Knowing the used-book business, or at least the subjects being sold, is critical because one of most difficult aspects of running a used-book establishment is finding the books to sell. Often it's a function of visiting the homes of people with large libraries to get rid of, which means the shop owner must be able to judge a variety of collections quickly. Moursund has bought groups of several thousand books primarily to get a few hundred of the best titles that he spotted amid many more uninteresting and not-so-valuable volumes. Sometimes dealers will cooperate on large collections, with one taking the books on philosophy and another the books on history.
Much of Moursund's stock comes from his own customers, some of whom have frequented his store for 20 years through three locations. These shoppers are driven by a desire to collect knowledge, if not read it.
Julie Marquette, owner of Bonifant Books, a general-interest used-book store in Wheaton, agrees. "I have customers that come in that might buy half a dozen books a week, and I know they go to other stores. They can't be reading them all. It's that collecting, that hoarding, of information."
It's largely a male characteristic, Marquette says, noting that 80 percent of her customers are men. Women are more likely to read fiction, to share their books with others and to go to the library, she says, while men are more inclined to want great quantities of books of their own, mostly nonfiction. Even if they can't read all that they buy, men like accumulating accounts of all of Napoleon's campaigns, for instance, or the full blue-water-sailing oeuvre.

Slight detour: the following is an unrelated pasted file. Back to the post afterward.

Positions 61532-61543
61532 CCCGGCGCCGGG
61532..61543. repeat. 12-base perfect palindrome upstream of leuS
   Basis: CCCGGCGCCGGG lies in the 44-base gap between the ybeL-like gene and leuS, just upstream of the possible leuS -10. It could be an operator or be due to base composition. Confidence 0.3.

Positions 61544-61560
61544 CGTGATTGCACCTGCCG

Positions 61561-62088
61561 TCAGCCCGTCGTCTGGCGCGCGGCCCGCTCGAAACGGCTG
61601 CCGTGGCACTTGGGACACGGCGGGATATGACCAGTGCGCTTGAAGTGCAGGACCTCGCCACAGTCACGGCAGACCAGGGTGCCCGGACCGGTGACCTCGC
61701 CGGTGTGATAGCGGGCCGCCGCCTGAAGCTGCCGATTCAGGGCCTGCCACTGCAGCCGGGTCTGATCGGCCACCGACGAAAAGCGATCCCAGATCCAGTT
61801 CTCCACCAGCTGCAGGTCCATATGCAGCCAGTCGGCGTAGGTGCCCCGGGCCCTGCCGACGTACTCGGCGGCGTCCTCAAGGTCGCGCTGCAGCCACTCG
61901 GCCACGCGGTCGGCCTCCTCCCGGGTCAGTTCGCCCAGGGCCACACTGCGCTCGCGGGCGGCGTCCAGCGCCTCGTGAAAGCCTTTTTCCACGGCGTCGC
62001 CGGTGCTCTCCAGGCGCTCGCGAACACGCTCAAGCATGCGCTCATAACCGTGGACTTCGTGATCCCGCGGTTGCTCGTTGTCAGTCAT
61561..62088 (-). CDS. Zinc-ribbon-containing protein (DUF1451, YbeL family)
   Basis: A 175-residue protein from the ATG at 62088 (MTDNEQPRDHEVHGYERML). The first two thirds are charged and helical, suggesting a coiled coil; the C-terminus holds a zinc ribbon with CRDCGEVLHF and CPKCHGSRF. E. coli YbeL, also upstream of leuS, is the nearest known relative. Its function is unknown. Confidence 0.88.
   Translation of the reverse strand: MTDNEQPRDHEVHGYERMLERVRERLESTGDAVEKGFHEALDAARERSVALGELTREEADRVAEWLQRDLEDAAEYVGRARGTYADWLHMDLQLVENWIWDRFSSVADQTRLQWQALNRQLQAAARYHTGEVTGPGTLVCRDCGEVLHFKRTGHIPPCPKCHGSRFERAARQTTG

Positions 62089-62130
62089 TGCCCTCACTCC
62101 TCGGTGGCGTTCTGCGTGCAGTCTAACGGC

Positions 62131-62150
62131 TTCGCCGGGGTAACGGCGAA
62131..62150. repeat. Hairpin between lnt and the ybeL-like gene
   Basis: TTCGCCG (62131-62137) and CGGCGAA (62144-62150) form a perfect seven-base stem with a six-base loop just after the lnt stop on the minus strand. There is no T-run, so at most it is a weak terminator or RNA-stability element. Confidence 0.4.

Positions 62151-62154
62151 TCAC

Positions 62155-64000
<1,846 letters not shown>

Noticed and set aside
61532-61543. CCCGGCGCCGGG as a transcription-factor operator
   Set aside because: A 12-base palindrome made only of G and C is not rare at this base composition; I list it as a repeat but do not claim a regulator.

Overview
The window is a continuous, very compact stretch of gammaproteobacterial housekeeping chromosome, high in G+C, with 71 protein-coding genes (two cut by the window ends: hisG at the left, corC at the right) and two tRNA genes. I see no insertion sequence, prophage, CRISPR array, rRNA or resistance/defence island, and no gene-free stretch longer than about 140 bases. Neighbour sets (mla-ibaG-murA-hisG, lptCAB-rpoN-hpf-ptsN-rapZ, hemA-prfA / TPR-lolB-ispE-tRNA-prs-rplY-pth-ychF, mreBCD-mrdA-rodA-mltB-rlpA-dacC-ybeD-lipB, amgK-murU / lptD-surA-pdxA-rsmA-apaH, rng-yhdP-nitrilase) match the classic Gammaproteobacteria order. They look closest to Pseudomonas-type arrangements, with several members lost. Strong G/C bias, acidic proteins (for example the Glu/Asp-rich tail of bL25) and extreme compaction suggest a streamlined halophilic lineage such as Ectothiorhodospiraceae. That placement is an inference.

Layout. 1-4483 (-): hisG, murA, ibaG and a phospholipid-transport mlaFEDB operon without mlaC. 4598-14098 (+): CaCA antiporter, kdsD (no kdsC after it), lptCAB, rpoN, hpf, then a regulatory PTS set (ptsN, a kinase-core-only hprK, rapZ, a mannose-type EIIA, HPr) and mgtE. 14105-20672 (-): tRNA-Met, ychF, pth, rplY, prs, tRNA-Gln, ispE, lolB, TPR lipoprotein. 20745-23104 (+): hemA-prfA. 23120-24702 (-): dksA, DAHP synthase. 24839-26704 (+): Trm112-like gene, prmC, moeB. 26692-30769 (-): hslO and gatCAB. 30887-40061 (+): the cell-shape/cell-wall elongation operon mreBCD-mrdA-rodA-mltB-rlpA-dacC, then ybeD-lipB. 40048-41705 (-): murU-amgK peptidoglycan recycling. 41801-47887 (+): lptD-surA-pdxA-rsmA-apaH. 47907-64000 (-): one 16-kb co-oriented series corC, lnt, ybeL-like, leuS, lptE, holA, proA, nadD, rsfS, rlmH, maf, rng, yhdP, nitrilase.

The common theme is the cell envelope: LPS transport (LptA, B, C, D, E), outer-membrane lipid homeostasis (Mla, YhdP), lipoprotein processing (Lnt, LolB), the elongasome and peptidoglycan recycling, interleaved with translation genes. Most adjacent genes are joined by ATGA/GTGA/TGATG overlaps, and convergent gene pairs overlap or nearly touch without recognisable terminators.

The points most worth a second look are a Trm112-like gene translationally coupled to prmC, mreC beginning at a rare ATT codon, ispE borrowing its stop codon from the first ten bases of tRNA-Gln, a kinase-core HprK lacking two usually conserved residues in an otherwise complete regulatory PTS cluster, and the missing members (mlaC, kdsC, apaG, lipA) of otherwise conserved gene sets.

But these shoppers are not as reliable as they once were. Customers are being lured away from the neighborhood shops by the promise of finding the titles or information they want online. Used-book Web sites list books from dealers worldwide, making the search for an out-of-print book as easy as typing its name into a search engine.
Traditional new-book stores have insulated themselves from this fearsome competition by becoming places to browse or just hang out with a latte. But used-book stores aren't about such frills.
At Bonifant, business is off 20 percent in the past two years. "This isn't Borders -- it doesn't take that much," Marquette said. "You lose a few customers each day, and it adds up." She figures she'll be out of business in a few years.
Moursund has responded by adding historical posters to his collections of history, art, photography, baseball, cooking and children's books. "You just can't make it on used books alone. You just can't," he said.
He prints the posters himself from his own collections of old book jackets, political pamphlets and magazine covers, all with striking graphics. He sells many online, but hanging in the window of the store they are helpfully eye-catching. The posters offer a raw, unfiltered look at history, whether it's the patriotism of World War II America, the rise of communism or racism in the 1950s.
And when someone walks in the door enticed by a poster, Moursund is satisfied that he is spreading knowledge, even if that customer isn't reading a book.
"When someone in their twenties starts looking at posters," he said, "what a new world can open up to them."
Or to anyone.